Columbia Pictures v. Bunnell, Case No. 2:06-cv-01093 (C.D. Cal. December 13, 2007)

In a case that initially garnered notice for the court’s order to preserve server log data temporarily stored in RAM (discussed here), the court has now granted terminating sanctions, entering default judgment against defendants. The court cited numerous examples of obstreperous conduct by defendants, but most importantly, the court found that defendants had engaged in widespread and systematic efforts to destroy evidence and had provided false testimony in an effort to hide the evidence of their destruction.

The plaintiffs are motion picture studios that own copyrights or exclusive reproduction and distribution rights to numerous films and television programs. Defendants are the operators of a website, www.torrentspy.com, that enables users to locate and download dot-torrent files, which they can then use to join a peer-to-peer network that facilitates the copying and distribution of unauthorized copies of plaintiffs’ copyrighted motion pictures and television shows. The complaint alleged that defendants were enabling, inducing, and profiting from the online piracy of plaintiffs’ copyrighted works.

The court found that defendants had responded to the filing of the lawsuit with a plan to delete and modify hundreds of thousands of postings on Torrentspy forums. These efforts included:

  1. One of defendants, a senior manager at Torrentspy, informed its volunteer forum moderators in a private posting: “We need to make sure that these forums stay clear of anything related to piracy. If people talk about piracy or ask about pirated works, then it can be used against us in court. Please make sure to be on watch for those kinds of things and remove them promptly. I’d even recommend using the search engine to find past threads that may hurt us.”
  2. That same defendant approved the creation of a hidden forum, where existing forums would be moved.
  3. Forum postings were modified to replace names of movies.
  4. Two forum threads were removed entirely.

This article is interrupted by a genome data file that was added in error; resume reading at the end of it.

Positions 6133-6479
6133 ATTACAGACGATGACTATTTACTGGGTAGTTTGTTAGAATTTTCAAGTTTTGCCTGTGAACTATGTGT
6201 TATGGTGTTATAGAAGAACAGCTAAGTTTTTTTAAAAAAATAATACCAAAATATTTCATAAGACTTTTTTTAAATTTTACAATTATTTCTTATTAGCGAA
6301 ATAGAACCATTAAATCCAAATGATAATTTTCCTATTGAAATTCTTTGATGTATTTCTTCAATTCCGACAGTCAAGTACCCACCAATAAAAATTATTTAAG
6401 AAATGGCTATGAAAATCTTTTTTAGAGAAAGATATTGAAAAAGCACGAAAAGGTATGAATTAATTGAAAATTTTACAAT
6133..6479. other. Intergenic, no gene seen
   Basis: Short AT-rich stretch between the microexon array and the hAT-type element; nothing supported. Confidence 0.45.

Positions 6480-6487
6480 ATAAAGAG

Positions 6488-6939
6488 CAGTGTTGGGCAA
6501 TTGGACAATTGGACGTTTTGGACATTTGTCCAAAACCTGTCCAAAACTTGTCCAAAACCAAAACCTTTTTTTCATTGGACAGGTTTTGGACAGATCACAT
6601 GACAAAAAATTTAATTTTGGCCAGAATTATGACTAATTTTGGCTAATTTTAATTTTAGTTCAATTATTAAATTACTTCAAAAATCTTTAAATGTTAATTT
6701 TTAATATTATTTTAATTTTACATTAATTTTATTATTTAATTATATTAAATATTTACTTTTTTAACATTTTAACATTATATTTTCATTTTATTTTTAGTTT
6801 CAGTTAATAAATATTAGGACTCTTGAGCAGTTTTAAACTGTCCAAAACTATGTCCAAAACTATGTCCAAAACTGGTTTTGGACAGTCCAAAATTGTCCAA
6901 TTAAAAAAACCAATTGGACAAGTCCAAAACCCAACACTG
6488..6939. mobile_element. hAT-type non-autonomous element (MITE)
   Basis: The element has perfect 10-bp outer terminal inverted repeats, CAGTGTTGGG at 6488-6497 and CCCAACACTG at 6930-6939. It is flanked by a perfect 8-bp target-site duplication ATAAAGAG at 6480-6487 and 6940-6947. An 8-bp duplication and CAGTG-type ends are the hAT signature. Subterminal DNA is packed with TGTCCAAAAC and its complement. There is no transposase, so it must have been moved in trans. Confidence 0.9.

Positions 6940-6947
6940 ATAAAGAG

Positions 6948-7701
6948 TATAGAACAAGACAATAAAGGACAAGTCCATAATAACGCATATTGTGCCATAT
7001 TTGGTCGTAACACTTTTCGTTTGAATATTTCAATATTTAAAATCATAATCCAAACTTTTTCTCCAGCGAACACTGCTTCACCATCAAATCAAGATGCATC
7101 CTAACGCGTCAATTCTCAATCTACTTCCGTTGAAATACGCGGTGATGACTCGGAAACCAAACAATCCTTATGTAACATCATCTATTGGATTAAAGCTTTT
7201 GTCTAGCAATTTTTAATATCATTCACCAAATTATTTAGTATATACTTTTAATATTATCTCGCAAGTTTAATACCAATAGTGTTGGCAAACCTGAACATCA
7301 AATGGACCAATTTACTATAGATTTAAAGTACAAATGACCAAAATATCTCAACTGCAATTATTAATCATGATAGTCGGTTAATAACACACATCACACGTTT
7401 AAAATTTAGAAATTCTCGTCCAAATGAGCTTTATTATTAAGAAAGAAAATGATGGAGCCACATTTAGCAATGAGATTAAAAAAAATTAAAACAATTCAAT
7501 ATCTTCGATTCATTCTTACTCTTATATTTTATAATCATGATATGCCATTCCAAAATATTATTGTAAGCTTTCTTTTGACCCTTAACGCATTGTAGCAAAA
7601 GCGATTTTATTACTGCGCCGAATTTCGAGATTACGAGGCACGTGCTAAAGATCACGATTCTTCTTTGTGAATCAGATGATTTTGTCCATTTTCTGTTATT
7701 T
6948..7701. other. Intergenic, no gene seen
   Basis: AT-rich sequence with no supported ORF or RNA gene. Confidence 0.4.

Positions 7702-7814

5. Most piracy related threads were closed and removed from public view.
  6. Directory headings referencing copyrighted works were deleted.
  7. User IP addresses were edited to remove the fourth octet.
  8. The identities of forum moderators were withheld from discovery responses.

The court found that this conduct was willful spoliation. In deciding whether to enter default judgment as a sanction, the court weighed the following factors:

  1. The public’s interest in expeditious resolution of litigation weighed strongly in favor of terminating the case in favor of plaintiffs.
  2. The court’s need to manage its dockets also weighed strongly in favor of terminating the case in favor of plaintiffs. 
  3. The risk of prejudice to the party seeking sanctions such that a rightful decision is not possible also weighed strongly in favor of plaintiffs. A substantial number of items of evidence had been destroyed, and this was highly prejudicial.
  4. The public policy favoring disposition of cases on their merits weighed against the imposition of terminating sanctions.
  5. The availability of lesser sanctions weighed in favor of plaintiffs. Defendants had been subjected to lesser sanctions in the case already. They had violated discovery orders and had been deemed to have waived certain privilege arguments. The court had warned them that more sever sanctions would be imposed if they continued to ignore discovery orders. And they proposed no lesser sanctions at the hearing on this motion.
  6. The court acknowledged that terminating sanctions were particularly harsh and should be imposed only in extraordinary circumstances. They were nonetheless appropriate in this case to punish defendants for their wrongful conduct and to ameliorate the prejudice and harm to plaintiffs.

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